More containerships are expected to be demolished ahead of IMO 2020 implementation date, but progress has been slow thus far, shipping consultancy Drewry said.
Last week’s news that the US will cease granting waivers for the import of sanctioned Iranian oil will contribute to carriers’ rising operating expense in the short-term, but it is the lack of visibility into the extra fuel costs associated with IMO 2020 that is making it harder to plan much further ahead.
Drewry said it has long expected that IMO 2020 will trigger much greater scrapping of containerships as many older and less fuel-efficient ships will be rendered uneconomic. The rapidly increasing move towards fitting exhaust scrubbers could force charter rates down for some ships that are not fitted with the system, potentially swelling the number of demolition candidates.
“However, owners have thus far resisted a large scale cull that would help to alleviate the container market’s enduring over-capacity crisis.”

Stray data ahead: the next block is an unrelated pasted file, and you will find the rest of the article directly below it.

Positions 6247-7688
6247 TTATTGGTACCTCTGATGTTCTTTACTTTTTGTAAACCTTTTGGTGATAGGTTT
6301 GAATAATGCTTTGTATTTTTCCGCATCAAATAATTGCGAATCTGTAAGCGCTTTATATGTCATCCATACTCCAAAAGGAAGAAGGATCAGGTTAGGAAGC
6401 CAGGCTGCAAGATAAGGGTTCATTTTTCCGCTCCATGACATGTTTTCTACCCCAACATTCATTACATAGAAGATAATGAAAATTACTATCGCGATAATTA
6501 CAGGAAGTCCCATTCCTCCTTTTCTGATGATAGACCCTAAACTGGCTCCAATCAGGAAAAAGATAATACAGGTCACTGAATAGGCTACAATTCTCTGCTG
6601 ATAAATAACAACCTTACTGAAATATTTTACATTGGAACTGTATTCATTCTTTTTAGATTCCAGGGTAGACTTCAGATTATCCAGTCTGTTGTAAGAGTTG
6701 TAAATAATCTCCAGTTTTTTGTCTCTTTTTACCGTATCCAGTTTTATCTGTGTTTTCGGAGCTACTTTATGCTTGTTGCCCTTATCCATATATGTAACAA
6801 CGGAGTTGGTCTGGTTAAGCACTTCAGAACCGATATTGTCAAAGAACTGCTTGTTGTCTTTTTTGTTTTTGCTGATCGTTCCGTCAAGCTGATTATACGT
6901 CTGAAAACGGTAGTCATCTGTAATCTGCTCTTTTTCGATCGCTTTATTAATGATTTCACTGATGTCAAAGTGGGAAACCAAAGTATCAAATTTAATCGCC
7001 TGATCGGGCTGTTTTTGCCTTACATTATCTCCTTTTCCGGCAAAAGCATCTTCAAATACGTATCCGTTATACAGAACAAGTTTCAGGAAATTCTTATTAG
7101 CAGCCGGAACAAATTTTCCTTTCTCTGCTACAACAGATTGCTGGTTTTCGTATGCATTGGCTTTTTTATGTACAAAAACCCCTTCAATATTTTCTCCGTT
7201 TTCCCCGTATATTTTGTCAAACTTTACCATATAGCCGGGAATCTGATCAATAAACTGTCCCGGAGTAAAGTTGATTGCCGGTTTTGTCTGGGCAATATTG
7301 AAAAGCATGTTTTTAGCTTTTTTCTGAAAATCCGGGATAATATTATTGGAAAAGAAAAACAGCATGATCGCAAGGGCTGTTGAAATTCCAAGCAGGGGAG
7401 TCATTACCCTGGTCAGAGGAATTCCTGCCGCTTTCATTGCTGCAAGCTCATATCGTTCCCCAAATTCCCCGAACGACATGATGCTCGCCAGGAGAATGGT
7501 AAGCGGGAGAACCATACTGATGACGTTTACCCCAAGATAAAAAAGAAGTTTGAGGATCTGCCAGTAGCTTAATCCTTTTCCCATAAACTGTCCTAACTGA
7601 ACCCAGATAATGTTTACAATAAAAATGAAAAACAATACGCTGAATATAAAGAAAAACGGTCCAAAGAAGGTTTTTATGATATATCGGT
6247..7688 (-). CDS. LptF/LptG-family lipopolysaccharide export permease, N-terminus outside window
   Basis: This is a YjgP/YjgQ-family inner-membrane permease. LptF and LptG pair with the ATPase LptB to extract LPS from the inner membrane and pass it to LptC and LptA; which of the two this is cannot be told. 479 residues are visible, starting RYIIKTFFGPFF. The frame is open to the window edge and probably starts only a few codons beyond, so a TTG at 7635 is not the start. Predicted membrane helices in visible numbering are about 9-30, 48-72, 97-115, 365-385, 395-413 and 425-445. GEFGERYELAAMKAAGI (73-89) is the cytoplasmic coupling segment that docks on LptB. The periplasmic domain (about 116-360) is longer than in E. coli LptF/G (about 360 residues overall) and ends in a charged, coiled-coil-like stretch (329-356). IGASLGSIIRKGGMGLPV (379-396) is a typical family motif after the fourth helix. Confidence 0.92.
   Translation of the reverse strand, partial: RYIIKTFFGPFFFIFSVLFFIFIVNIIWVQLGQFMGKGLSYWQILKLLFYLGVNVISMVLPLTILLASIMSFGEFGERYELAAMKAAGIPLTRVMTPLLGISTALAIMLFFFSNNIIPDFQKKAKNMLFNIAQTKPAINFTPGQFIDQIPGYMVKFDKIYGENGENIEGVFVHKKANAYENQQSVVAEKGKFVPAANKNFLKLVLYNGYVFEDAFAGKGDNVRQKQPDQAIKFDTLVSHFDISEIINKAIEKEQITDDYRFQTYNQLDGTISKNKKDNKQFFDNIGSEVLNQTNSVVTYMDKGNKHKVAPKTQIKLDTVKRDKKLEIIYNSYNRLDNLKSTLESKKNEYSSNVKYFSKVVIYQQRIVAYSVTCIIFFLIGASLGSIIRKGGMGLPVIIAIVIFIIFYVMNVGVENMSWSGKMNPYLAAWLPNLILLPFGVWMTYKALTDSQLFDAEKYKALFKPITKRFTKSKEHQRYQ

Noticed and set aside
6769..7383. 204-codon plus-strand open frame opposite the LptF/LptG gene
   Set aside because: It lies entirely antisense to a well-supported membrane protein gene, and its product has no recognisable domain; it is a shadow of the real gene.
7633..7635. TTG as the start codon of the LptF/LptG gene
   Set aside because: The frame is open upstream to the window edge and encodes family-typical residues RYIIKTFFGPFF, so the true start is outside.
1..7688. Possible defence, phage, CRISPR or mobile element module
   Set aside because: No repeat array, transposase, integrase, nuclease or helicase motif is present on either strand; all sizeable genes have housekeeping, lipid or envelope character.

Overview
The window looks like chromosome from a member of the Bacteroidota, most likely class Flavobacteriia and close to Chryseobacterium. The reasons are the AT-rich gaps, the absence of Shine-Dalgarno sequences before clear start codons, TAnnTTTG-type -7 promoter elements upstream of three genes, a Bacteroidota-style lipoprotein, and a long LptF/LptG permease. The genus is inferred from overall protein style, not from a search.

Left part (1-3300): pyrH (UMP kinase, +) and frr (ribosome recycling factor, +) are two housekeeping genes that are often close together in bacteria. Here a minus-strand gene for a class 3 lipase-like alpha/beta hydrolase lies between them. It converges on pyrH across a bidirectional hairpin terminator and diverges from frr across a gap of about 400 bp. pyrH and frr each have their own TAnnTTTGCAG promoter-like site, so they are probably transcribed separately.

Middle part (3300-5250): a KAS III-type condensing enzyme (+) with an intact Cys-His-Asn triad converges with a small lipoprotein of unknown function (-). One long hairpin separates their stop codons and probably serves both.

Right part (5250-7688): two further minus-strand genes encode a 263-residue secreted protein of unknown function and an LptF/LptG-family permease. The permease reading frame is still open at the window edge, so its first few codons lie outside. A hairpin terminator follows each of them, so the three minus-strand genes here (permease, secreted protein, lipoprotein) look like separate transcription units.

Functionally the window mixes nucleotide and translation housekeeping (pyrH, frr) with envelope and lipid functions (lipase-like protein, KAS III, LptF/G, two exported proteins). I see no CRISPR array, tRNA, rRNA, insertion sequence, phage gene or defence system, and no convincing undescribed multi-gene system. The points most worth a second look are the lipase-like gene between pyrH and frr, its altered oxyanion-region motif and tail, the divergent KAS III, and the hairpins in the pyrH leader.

Last year represented an eight-year low for container ship demolitions when some 120,000 TEU was sold for scrap, a sum that would have been far lower were it not for a surge in the fourth quarter of 2018 when over half the annual total was removed from the active fleet.
“The good news, from a perspective of balancing the market, is that the late-year rise in scrapping activity has carried over into 2019.”
The number of confirmed demolitions year-to-date was fast approaching the annual tally of 2018 at around 90,000 TEU. Drewry’s annual scrapping forecast for this year now stands at around 300,000 TEU, down from our previous estimate of 450,000 TEU.
“Despite this much need reduction, our demolition forecast will only account for less than 2% of the current fleet of 22 million TEU.”
The average age of containerships that have been deleted so far this year is a smidge under 22 years. But as the containership fleet replenishes with newbuilds and the age profile gets younger, currently averaging 12 years, the pool of obvious scrapping options is receding.
About 85% of the fleet is less than 15 years old and is therefore highly unlikely to be sent to the demolition yards. Some 10% resides in the 15 to 20 age range, of which just over 100,000 TEU have either been retrofitted with an exhaust scrubber or are pending the system to be installed.
That leaves about 5% of the fleet over 20 years old. Excluding the very few ships in that bracket that are fitted with or pending scrubbers that means there is currently around 1.15 million TEU in low hanging fruit available to be scrapped, Drewry said, adding that “owners should get a move on”.